Water Supply For Farmhouse

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Farmers can have running water, hot or coild, in their dwelling houses at a cost of fifty dollars and up, depending upon the size of the house and the kind of equipment needed. This makes possible the bath and toilet room, protection from fire, the easy washing of windows and walks, the sprinkling of lawns, the irrigating of gardens, and all the other conveniences which a few years ago were thought possible only in cities, where big water systems were available. This is one of the things that makes farm life attractive. It lessens the work in the house, insures a fine lawn and garden, reduces danger from fire, adds greatly to comfort and convenience in every direction.

The way to secure this is to install a water supply system, with a pressure tank in the basement.

This pressure tank is so arranged that by pumping it full under strong air pressure the water is forced all over the house, and is available for the bathroom, toilet room and the garden or fire hose. The water is distributed about the house exactly as it is in city homes, by means of galvanized iron pipes. ,Where a small building is to be supplied and the

amount of water to be used is not large, the system can be installed for $50. For the average house $90 is a better figure. Where the house is large, and where consideraDle amounts of water are needed for the lawn and garden, and possibly also for washing carriages, automobiles and horses, a larger system should be installed, costing up to $150.

Installation and Operation

Its installation is easy, and its operation is exceedingly simple. Any pipe fitter or plumber can put in the plant so that it will work perfectly. All that is needed for operating is to keep the tank pressure up to the desired point. This may be 20, 40, 60 or 100 pounds. A few strokes of the pump, if the work is done by hand, is sufficient. If a lot of water is used, of course the amount of pumping will increase. By being economical in the use of water, that is to say, wasting none, this matter of pumping is not at all a serious problem.

The most satisfactory method of pumping, however, is to use a windmill, or what is much better, a gasoline engine. Every up-to-date farm ought to have a small gasoline engine, which can be utilized not only for operating this water supply syste ra, but for churning, sawing wood, cutting feed and ctoing a dozen and one other jobs about the farm. - It would take only a few minutes of pumping to raise the pressure in the tank the desired height. With the engine it will not be necessary to be economical in using water, provided the well is a good one, and the supply of water large.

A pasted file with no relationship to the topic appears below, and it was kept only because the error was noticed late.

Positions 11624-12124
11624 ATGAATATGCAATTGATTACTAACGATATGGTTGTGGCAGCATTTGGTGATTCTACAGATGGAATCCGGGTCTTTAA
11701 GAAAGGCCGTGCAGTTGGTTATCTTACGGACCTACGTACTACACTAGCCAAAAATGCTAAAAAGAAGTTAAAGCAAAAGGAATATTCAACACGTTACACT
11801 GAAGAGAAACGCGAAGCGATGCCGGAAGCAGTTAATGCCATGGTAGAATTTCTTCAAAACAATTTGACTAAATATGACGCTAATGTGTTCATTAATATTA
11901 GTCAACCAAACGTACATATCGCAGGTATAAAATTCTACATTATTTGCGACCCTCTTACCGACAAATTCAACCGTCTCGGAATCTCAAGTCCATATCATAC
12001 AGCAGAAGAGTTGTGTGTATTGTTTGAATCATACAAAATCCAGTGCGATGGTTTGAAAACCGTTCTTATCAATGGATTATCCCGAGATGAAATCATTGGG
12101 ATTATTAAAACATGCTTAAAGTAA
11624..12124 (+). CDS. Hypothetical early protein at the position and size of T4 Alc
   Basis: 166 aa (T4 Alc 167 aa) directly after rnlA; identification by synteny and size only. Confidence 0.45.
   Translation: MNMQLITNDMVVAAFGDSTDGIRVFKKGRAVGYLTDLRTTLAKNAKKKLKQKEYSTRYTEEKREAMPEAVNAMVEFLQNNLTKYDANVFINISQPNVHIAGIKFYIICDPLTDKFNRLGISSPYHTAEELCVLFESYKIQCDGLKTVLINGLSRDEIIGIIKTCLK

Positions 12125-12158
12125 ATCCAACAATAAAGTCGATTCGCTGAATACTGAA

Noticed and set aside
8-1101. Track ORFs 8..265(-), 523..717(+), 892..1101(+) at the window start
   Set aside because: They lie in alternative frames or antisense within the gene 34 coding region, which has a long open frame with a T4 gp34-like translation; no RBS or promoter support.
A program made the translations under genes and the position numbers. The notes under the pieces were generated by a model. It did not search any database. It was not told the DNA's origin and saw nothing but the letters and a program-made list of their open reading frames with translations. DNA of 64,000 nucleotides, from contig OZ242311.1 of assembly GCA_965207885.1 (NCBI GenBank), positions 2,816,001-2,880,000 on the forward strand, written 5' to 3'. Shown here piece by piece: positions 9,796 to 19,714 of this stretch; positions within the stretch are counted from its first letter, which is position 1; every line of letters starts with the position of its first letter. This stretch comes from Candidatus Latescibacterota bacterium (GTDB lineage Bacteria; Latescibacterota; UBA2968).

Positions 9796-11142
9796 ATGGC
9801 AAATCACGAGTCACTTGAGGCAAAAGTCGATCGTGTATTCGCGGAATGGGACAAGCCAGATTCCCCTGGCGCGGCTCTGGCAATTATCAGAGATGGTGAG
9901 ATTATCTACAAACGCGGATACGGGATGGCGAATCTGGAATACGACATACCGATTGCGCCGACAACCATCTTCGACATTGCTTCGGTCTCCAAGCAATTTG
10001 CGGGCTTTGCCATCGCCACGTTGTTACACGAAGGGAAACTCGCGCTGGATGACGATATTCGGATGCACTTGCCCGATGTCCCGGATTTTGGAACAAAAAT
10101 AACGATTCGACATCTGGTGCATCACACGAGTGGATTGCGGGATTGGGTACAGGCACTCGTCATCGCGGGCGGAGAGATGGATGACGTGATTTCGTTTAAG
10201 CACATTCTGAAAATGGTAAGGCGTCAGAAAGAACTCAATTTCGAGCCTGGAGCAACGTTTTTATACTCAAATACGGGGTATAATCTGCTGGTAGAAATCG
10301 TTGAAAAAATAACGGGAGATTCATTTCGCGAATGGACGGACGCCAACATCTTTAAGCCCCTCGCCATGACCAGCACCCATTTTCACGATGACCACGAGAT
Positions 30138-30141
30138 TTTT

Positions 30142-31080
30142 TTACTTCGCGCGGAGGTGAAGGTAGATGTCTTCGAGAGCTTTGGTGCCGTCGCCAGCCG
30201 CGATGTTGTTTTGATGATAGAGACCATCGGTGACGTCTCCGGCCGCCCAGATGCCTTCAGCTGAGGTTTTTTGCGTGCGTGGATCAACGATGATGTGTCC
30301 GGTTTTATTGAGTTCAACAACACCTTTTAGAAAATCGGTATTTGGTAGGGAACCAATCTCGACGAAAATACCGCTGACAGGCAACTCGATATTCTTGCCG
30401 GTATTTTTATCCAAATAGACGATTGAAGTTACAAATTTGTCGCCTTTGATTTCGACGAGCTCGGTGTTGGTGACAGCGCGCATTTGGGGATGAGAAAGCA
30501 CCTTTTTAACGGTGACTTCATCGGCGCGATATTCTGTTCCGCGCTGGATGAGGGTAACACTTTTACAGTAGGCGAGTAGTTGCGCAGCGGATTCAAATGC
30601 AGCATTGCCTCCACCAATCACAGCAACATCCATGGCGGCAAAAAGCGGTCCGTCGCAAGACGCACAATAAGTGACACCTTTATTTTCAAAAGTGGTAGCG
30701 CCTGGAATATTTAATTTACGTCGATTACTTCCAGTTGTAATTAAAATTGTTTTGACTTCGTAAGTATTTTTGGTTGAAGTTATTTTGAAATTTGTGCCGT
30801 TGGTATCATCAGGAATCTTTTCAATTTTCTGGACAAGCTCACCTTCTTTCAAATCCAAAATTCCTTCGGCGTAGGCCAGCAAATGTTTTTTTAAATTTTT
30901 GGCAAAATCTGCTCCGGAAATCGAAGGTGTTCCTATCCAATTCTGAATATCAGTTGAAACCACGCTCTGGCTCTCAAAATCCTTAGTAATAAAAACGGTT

Experience with Water Supply System

C. A. Shamel of Illinois, editor of the Orange Judd Farmer, has a system of this kind in his country home. It cost $75. He put in a bathroom, a toilet, has a hot water tank in connection with the kitchen range, and no money ever expended on that farm has given anything like the amount of satisfaction and comfort as that paid for this water supply system. Arrangement is made to take care of the waste water and sewage by running a large tile from the bathroom, one-quar-ter of a mile distant, to a large cistern, located in the center of a big field. This is disinfected about twice a year, and is easily handled. There is never any trouble with the water pipes, even during the coldest weather. Neither has there been any difficulty with the waste system. In fact, the water supply is practically perfect, and the people on that farm don't see how any farmer who can get together $75 or $100 can afford to be without it.

Up to date all the pumping has been done by hand. With the pump in perfect condition, this is not a laborious problem. On two occasions the pump valve became slightly defective through wear, and it was not convenient to fix it for a few weeks, being somewhat distant from the factory. With this condition it required a great deal more labor to do the pumping, but even with this disadvantage, it was not a serious proposition.

The illustration indicates the arrangement of a water supply system, and as can be readily seen, it is very simple. Notice the hand force pump tank in the basement to hold the water under pressure, and the arrangement of lavatories, bath and kitchen hot water service. The system can also be used for supplying water to stock tanks, and these may be located anywhere on the farm. The pressure developed in the tank is sufficient to force the water anywhere wanted. This use will, of course, depend entirely upon the wishes of the owner and is simply a matter of cost of pipes. It can very readily be used for delivering water to dairy or other stock barns, where it can be run into water troughs in the stalls, or elsewhere, as desired.

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